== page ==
Manga artist Leiji Matsumoto died on February 13 at the age of 85. He was known for his works like “Space Battleship Yamato” and “Galaxy Express 999.”
He is one of the legendary manga artists who helped make Japanese manga culture what it is today. Because his father was a pilot, he wanted to fly in the sky, and his interest in space grew from there. The adventures in space aboard battleships, trains, and other machines had a strong influence on later Japanese science fiction anime such as Gundam, Macross, and Evangelion.
He had his own unique drawing method called “Leiji Meter,” which is based on his own war experience and his strong commitment to drawing weapons and mechanics. This is a situation in which a meter is crammed into the cockpit of a spacecraft or something. This is derived from the large number of meters of all kinds that were installed on old aircraft. Boys in the 1970s, when space was still only a fantasy, were fascinated and enthralled by the intricate, precise grandeur of the specious machines, even though they knew that a large number of the meters were probably fake. While cockpits in current science fiction productions are dominated by all-surrounding monitors displaying visual information, the large number of analog gauges lined up on the Leiji Meter are still popular today as a retro-futuristic expression.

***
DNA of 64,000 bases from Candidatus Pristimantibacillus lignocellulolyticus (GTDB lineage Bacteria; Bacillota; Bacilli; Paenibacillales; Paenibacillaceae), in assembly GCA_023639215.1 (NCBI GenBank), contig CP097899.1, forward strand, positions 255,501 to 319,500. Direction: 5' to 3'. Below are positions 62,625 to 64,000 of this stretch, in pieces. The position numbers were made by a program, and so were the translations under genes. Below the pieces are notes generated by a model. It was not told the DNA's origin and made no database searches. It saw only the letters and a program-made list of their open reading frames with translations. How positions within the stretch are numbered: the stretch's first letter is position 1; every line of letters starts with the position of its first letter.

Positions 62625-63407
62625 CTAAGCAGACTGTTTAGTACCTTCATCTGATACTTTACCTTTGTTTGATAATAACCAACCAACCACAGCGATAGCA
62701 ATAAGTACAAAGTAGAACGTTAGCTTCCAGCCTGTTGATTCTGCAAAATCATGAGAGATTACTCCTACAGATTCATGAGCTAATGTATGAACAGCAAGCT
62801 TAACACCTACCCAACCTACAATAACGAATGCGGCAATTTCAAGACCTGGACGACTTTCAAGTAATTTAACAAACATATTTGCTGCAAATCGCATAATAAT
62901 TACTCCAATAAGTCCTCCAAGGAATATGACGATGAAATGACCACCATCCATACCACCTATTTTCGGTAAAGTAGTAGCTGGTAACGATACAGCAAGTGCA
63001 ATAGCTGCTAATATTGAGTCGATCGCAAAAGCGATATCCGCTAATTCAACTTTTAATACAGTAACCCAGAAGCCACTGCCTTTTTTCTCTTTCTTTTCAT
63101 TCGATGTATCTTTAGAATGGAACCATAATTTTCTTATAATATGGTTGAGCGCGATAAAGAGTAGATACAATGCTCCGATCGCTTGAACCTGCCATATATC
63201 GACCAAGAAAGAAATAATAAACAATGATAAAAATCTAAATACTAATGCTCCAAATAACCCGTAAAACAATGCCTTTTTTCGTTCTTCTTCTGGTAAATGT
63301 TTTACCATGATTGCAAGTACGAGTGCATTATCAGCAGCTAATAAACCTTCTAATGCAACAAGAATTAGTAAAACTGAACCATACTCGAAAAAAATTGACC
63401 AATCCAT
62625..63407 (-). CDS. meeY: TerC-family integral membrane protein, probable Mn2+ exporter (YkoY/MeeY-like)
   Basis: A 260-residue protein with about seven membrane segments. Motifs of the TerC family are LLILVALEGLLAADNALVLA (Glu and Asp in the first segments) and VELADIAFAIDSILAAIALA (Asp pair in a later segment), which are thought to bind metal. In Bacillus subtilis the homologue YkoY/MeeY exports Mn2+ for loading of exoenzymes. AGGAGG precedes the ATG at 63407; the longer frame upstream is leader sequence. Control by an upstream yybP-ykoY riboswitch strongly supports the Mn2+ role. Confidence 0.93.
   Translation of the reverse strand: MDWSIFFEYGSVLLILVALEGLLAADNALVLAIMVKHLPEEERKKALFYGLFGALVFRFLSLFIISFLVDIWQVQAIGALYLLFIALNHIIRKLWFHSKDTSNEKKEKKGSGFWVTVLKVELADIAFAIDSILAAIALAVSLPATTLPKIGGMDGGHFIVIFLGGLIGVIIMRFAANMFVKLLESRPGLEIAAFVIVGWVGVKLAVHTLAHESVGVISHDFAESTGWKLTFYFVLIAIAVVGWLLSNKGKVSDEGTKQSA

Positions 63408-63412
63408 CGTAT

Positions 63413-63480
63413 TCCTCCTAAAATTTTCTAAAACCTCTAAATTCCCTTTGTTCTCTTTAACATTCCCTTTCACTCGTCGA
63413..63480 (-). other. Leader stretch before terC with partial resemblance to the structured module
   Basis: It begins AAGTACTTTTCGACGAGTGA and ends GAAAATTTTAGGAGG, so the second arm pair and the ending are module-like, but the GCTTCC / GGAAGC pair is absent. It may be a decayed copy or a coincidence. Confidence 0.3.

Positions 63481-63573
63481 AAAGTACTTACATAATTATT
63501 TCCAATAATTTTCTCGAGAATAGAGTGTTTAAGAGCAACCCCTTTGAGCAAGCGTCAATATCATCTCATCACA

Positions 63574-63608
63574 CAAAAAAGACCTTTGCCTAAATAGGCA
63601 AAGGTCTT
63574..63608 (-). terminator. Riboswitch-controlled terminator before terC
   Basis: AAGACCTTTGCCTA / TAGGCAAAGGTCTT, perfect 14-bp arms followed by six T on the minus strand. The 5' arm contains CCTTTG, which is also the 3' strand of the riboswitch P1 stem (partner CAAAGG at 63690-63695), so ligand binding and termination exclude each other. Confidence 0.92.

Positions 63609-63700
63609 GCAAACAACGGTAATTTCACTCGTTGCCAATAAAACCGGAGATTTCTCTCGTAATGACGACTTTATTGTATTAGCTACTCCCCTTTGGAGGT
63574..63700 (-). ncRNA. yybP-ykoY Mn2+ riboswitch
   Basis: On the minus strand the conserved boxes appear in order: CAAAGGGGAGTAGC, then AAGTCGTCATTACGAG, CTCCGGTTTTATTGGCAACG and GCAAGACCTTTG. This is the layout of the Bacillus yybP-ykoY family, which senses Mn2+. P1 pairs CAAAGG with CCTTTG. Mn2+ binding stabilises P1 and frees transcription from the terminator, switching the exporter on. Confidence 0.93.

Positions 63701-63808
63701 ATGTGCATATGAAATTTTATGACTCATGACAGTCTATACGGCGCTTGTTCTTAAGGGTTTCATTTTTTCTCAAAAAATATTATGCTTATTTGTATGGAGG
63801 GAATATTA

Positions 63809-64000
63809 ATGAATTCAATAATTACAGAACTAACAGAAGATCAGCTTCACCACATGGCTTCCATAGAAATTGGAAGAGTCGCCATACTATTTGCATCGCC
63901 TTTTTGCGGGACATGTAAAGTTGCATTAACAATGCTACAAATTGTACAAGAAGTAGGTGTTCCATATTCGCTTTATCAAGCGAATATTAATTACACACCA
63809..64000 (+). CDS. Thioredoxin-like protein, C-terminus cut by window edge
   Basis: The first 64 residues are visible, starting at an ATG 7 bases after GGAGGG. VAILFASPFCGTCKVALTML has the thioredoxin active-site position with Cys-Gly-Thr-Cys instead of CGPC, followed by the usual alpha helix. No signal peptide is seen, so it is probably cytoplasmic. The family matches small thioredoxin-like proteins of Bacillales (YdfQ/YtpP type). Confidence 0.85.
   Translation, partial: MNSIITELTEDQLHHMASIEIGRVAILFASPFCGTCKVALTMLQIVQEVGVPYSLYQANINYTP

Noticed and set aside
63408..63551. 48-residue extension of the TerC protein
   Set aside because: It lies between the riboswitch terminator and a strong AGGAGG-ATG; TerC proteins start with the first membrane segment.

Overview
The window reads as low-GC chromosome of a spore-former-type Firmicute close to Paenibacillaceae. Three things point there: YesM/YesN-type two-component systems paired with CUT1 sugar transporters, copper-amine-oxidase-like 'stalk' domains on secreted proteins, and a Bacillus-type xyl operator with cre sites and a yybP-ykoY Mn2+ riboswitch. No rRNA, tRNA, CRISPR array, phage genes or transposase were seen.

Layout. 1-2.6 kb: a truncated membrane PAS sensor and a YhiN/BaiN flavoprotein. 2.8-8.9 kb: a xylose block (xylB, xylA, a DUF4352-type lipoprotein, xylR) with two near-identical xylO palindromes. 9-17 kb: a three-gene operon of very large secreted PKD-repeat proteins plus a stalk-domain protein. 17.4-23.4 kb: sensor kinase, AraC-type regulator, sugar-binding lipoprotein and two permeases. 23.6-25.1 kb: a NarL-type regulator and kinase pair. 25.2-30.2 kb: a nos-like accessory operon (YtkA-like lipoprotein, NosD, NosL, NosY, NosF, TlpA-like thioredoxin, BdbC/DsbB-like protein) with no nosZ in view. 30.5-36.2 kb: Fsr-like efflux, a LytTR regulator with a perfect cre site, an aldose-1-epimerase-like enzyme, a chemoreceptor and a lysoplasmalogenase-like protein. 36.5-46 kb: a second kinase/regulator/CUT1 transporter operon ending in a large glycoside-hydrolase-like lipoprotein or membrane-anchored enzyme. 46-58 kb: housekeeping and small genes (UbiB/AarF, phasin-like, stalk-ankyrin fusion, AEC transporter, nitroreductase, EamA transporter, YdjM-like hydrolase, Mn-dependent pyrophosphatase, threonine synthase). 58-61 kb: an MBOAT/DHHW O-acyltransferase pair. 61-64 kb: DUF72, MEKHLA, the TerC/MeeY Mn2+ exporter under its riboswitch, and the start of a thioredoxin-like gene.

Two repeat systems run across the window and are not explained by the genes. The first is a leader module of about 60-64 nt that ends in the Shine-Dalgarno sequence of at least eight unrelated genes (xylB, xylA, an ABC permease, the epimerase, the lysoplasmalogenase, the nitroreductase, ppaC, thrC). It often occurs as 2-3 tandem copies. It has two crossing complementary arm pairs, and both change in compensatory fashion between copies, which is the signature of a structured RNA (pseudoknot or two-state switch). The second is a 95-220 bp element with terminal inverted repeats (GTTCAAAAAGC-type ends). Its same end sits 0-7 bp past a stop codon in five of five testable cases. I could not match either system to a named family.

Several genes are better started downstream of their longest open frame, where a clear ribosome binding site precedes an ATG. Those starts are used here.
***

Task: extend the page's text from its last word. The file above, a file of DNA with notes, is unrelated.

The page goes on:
Analog gauges are embedded all over the walls.
(c) Leiji Matsumoto,Captain Herlock
Old aircraft dashboard
Without him, Japan’s current space-based animation would be quite different. Another historical manga artist has left for space. He used to say, “We could meet again at a distant place where the wheels of time intersect.”